As with everything, photography is not free, unfortunately. A great equipment comes at a great price. I am personally shooting with a Nikon D810 which, along with the different lenses that you need, will cost you in the thousands. And since lenses are more important to the quality of a picture than the camera itself, I let you imagine the end cost of the whole gear. So yes, you will have (yet again) to make choices and sacrifices. But to me, considering all that it brought as far as enhancements to my memories, the financial commitment to this hobby really is a detail at the end of the day.
Finally, in case you become good enough at it, you may want to sell your photography to stock agencies. I personally went with Dreamstime. The idea is that you submit your pictures to the agency which, based on your pictures’ quality, composition as well as the current trends, will choose to retain or reject it. Then, assuming that your picture gets accepted, you will typically be paid on a per download basis. Also, stock agencies offer exclusivity programs whereby the payout is greater for committing to submit your work to a single agency only. This is what I did. I heard that some of the best photographers out there make a living out of it. Frankly, I believe that you should go full-time to reach such level. However, it is undeniable that submitting your photography to an unbiased party such as an agency is a great way to assess the quality of your work. On average, I have read that the rejection rate is 60% to 70% so I guess that it did not turn out that bad for me!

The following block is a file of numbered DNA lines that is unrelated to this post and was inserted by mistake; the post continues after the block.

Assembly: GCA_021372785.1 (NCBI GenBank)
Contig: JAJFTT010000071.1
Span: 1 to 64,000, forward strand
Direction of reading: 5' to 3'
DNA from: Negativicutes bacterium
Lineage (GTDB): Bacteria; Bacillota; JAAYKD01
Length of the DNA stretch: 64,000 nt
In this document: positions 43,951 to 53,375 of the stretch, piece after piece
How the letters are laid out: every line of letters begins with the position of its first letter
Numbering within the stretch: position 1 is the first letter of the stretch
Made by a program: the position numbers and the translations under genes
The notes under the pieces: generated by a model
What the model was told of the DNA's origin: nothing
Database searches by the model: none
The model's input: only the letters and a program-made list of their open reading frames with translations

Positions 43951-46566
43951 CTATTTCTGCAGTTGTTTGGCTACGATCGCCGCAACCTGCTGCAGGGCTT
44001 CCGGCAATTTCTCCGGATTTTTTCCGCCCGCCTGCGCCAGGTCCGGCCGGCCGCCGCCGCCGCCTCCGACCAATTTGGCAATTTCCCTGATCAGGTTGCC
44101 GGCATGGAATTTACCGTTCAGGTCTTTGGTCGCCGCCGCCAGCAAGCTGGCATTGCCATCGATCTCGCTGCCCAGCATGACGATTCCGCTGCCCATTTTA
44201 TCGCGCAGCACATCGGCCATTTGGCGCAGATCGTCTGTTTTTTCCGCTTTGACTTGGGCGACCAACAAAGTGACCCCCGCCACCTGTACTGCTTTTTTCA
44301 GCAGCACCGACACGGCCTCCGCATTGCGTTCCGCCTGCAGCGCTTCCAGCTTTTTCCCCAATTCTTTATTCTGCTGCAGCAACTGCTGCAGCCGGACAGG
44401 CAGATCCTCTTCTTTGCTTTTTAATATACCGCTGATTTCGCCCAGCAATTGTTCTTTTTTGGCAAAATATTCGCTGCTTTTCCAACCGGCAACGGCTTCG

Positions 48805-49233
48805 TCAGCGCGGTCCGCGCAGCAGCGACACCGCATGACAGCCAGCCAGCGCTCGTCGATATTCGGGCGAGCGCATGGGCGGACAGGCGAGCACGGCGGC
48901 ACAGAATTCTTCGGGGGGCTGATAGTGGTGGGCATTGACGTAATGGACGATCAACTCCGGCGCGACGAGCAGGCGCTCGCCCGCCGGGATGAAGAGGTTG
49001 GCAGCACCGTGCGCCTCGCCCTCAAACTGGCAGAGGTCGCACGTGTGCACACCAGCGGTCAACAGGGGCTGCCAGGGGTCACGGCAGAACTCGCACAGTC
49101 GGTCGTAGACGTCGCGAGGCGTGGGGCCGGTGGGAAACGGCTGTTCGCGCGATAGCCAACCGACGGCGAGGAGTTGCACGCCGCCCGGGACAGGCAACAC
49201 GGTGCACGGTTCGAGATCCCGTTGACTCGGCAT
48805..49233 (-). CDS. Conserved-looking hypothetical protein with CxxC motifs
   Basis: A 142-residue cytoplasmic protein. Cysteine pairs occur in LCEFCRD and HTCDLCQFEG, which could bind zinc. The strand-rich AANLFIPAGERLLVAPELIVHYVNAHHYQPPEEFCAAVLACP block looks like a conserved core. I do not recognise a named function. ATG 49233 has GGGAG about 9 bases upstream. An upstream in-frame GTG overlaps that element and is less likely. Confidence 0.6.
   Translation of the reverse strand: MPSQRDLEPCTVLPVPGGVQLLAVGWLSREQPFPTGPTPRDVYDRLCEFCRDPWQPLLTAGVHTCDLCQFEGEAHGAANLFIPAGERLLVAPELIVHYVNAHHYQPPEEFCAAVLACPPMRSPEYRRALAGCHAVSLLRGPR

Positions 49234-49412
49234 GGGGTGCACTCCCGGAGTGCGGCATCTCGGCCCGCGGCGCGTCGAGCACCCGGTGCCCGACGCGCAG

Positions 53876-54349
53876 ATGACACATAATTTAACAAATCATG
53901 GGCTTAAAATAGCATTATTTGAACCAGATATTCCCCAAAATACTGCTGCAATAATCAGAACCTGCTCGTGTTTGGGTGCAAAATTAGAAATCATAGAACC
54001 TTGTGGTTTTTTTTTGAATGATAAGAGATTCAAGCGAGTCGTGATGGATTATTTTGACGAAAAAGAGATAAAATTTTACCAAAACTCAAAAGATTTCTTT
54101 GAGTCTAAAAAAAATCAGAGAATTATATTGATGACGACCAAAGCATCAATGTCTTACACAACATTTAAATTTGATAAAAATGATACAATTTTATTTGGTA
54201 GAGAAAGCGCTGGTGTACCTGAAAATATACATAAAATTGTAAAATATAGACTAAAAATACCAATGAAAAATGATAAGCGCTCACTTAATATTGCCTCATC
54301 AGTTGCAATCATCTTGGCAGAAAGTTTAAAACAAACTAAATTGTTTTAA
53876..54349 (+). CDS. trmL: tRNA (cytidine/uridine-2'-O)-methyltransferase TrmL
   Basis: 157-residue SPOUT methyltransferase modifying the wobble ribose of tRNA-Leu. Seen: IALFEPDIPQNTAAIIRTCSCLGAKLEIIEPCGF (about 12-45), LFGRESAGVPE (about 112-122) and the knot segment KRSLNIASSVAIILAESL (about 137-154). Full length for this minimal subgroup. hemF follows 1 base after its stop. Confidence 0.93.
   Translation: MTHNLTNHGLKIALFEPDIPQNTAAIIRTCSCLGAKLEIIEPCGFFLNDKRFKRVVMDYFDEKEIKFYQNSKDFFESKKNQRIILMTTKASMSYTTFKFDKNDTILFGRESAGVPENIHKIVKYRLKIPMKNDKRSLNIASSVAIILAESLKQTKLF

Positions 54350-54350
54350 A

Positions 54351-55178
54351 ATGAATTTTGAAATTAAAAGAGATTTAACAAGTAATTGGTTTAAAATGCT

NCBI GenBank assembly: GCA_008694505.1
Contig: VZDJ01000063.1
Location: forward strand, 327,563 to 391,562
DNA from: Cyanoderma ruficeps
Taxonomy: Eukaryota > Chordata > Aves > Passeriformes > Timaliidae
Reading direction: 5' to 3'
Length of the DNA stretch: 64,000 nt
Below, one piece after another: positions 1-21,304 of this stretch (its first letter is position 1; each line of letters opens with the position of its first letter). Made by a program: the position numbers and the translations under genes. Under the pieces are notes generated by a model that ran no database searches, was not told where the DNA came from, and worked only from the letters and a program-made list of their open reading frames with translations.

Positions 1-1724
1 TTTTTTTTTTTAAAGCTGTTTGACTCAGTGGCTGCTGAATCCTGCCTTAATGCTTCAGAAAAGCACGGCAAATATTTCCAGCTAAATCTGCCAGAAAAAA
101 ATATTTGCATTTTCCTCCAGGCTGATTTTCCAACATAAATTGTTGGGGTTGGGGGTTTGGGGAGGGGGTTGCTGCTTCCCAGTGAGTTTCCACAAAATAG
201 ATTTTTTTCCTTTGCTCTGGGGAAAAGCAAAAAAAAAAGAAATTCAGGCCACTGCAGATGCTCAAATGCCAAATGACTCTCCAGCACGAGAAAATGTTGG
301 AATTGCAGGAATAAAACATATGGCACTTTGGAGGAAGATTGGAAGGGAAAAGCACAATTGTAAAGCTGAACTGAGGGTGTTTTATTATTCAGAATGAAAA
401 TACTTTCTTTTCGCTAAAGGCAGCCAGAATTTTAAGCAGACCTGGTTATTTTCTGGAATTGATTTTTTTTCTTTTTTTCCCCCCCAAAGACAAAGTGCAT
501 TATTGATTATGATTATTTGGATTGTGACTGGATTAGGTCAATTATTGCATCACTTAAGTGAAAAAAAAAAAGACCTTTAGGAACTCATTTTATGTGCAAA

Photography is a fantastic new hobby. One that really finds its own validation in my life considering that it touches to so many aspects of my experiences. I hope that it will also find its own validation in yours!